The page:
How to use archives and archivists in the classroom

Outside of history, using archives and working with archivists can seem daunting, if not impossible. This is furthest from the truth. Archives are spaces that were designed to preserve the human footprint in history, and human interaction has an effect on every aspect of society, be it the arts or STEM.

In all of his work, Dr. Gaines’ writes about technology and mechanizing the agricultural spaces. If a STEM student or educator was so inclined, one could look at the Dr. Gaines’s manuscripts and identify how the inclusion of tractors affected the communities who traditionally farmed  “by hand”, or consider the concept of rotating crops and how it not only had benefits for the soil, but also created a type of calendar for the people who lived in the quarters.  Records of oil drilling and infrastructure in a municipal archive or university archive could be used to evaluate the effects of certain projects have on communities, and how future innovation can benefit or harm a community of interest.

If you are in literature, you can assign a project that asks your students to use their archive to write a fictional story based on someone in one of your college’s or community archive’s collections. Special Archives (like mine) can also be used beyond the scope of their collection mission. One of the more interesting artifacts housed in the Ernest J. Gaines Center is script (a type of currency) from Riverlake Plantation, which is where Dr. Ernest J. Gaines was raised. I use the script to explain how people were paid in the quarters. This currency could not be used in any other location except Riverlake Plantation, and, during class tours,  is a great example of the hardships people faced under the tenancy and sharecropping systems. The Ernest J. Gaines Center is mostly used by the English Department, but his stories could easily be incorporated in other fields, like Education, History, or Social Services. His short story “A Long Day In November”,and the associated manuscripts, have been used in education classes to explain why new teachers should be empathetic to their students. The characters Dr. Gaines creates and how they evolve can be studied (without going through IRB) for a number of types of papers or used as teaching tools. If you work at a university, you can set up visits with your archivist to discuss collections that relate to your course, and if you work in K-12, local archives are great field trips, and most have some sort of educational outreach programming in their repertoire.  The best thing about archives and archivists is that we can be used, and we want to be used, in almost any way that suits you. If you are not sure, don’t be afraid to ask your local archivist, I am sure they will be excited to be invited into your class.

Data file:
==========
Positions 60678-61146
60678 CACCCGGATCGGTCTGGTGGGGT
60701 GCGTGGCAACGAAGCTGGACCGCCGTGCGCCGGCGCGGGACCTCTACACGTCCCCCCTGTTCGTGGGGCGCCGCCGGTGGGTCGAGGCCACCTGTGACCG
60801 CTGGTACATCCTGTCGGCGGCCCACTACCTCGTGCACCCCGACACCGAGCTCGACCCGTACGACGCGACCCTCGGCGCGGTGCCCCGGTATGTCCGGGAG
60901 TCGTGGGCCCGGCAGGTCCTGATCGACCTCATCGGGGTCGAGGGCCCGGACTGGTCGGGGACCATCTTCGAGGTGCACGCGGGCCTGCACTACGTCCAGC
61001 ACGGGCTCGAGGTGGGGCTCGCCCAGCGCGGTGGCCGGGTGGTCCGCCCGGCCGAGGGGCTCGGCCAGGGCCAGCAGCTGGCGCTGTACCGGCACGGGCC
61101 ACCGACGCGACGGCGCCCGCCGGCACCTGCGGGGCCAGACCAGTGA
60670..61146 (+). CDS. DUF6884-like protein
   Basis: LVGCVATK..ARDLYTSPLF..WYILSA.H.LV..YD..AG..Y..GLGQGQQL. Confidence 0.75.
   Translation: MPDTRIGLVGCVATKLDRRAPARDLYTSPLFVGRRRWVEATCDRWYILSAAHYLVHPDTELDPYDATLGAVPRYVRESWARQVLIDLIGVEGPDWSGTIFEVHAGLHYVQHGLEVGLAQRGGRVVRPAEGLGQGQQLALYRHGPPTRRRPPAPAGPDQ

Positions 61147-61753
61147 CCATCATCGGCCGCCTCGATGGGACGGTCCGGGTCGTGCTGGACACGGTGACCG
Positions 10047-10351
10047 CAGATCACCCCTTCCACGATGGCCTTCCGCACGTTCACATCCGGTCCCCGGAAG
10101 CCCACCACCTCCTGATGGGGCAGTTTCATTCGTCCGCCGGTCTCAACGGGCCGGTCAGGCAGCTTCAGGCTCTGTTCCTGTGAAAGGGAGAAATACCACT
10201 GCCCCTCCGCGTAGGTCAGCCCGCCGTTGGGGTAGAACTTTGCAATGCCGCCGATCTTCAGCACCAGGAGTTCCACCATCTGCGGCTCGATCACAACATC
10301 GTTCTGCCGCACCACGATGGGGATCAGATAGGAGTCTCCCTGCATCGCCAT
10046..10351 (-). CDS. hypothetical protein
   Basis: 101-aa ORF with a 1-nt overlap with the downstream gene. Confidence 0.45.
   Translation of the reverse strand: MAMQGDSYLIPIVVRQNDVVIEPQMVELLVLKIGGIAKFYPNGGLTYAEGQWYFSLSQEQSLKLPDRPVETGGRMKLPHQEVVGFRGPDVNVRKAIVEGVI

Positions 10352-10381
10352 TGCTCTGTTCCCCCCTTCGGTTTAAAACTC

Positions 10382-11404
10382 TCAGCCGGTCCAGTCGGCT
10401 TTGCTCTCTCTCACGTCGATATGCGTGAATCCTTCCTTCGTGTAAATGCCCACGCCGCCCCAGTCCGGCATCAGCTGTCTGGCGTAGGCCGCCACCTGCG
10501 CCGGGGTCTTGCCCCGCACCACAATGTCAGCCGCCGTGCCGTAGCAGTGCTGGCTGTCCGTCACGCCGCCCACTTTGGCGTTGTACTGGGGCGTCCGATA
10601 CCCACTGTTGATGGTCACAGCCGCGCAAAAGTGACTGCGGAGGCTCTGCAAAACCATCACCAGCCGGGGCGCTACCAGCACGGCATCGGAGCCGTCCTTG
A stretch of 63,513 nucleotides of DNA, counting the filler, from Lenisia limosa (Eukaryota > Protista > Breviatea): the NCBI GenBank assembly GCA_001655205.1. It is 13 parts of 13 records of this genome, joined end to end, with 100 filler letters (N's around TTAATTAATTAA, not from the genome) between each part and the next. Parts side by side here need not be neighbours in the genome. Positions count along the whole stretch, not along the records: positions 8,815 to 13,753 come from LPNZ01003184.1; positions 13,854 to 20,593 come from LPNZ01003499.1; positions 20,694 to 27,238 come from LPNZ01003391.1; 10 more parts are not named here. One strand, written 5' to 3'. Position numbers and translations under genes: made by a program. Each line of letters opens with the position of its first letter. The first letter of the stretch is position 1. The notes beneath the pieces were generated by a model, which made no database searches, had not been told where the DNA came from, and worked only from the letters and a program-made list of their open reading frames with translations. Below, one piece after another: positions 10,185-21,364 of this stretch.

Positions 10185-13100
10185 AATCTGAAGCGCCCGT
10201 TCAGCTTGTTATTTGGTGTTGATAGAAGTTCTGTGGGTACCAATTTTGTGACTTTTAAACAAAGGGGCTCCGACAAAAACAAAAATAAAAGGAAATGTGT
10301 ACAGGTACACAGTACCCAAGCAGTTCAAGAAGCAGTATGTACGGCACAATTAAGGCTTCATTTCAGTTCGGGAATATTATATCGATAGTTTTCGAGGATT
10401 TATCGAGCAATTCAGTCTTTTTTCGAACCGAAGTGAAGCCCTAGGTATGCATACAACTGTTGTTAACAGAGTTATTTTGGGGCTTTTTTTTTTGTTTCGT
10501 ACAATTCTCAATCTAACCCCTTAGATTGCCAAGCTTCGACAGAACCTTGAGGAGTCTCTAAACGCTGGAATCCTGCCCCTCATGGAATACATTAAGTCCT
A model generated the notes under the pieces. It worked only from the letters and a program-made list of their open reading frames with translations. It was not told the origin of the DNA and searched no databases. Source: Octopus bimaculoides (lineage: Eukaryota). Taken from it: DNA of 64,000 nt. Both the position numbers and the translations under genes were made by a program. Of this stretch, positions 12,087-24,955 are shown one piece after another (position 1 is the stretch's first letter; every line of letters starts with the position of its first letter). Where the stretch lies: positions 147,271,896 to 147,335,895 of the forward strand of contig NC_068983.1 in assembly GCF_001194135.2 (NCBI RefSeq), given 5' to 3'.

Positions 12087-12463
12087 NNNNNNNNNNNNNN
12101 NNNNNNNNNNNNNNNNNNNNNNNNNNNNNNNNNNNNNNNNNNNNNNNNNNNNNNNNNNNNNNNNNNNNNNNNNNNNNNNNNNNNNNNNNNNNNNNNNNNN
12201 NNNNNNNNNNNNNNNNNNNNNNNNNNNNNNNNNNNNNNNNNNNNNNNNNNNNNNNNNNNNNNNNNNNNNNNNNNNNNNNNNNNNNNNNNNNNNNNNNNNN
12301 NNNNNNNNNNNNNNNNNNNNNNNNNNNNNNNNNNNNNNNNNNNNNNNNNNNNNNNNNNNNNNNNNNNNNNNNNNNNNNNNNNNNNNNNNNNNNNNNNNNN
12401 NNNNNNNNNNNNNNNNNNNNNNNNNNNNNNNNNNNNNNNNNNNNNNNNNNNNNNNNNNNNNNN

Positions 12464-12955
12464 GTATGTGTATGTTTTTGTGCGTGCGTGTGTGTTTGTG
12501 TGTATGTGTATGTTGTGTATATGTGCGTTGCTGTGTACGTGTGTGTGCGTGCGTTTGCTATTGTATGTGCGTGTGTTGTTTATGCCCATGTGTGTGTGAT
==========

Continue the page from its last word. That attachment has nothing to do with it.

In conclusion

Honestly, archives are really cool places. We are more than a place for “old stuff” or people who “organize old stuff” ( we do that too). We are people and places that can help you create more robust assignments. We understand the very complex nature of humans and pour over boxes and boxes of the things they created, and are currently creating, documenting their lives. We are places where no one is forgotten, nothing is forgotten, and no movement, fandom, organization, or entity is forgotten. We are places where people matter because we exist because of people. People create records, even if they are on a corporate level, and those records speak volumes about the society that produced them.

Archives can be your best resource if you choose to use them. Not only are they full of cool things, a treasure trove one may say, but they are full of cool people who can help you become an expert on all of their cool things. All those boxes are filled with lessons, and they are just waiting for you to pair them with all of your syllabi, and one day (hopefully) they will be filled with your records as well.

Contributor Bio

professional.photograph.cheylon.woods (1).jpgCheylon Woods, Assistant Professor and Archivist/Head of Ernest J. Gaines Center, received her MLIS from LSU. After completion of her MA in Heritage Resources from Northwestern State University, she was awarded an IMLS (Institute of Museum & Library Studies) fellowship through HistoryMarkers (oral history archive based out of Chicago) where she was assigned to work as an Archivist at the Alabama State Department of Archives and History. She actively worked with communities and prominent figures in the region to fill in information gaps related to African American history in the state of Alabama. Cheylon also received a dual BA degree in History and Political Science from Louisiana Tech University. She is a member of Phi Alpha Theta, Society of American Archivists, Louisiana Library Association, and Association for the Study of African American Life and History. She has presented at annual meetings for Society of American Archivists and worked on numerous public programs for the Alabama Department of Archives and History specializing in preservation and displaying historical documents and artifacts.